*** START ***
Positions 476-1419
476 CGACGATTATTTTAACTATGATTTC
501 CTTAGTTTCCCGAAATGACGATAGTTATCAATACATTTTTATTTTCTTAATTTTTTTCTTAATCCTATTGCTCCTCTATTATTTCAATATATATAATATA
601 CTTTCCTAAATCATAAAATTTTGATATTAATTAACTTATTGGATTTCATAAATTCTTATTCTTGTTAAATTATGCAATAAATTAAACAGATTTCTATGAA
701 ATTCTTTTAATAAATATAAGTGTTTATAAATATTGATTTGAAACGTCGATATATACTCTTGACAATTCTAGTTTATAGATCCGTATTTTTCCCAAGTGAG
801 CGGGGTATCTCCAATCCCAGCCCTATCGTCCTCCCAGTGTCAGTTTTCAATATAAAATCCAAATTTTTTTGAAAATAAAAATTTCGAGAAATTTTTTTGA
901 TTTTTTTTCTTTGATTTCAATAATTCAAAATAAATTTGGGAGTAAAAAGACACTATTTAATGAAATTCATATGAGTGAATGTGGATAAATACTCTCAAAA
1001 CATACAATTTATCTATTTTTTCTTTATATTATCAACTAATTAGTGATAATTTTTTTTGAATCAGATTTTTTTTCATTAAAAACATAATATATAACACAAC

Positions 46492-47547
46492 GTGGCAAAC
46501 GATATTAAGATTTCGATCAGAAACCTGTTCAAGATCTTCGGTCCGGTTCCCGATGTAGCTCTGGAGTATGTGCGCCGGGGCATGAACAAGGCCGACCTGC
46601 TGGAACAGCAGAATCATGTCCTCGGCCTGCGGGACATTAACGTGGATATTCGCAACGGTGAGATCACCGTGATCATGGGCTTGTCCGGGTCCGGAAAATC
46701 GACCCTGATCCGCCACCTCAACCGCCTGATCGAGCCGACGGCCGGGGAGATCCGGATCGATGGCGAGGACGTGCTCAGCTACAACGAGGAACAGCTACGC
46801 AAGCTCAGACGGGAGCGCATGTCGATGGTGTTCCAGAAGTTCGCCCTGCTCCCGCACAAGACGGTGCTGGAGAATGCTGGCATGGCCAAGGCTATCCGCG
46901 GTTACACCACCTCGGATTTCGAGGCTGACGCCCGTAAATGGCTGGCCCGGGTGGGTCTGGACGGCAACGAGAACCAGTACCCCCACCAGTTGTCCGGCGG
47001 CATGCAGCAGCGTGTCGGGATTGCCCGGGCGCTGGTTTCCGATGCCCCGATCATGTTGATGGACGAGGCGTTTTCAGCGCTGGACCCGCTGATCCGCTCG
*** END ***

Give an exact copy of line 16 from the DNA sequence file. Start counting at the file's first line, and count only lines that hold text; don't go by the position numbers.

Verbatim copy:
47001 CATGCAGCAGCGTGTCGGGATTGCCCGGGCGCTGGTTTCCGATGCCCCGATCATGTTGATGGACGAGGCGTTTTCAGCGCTGGACCCGCTGATCCGCTCG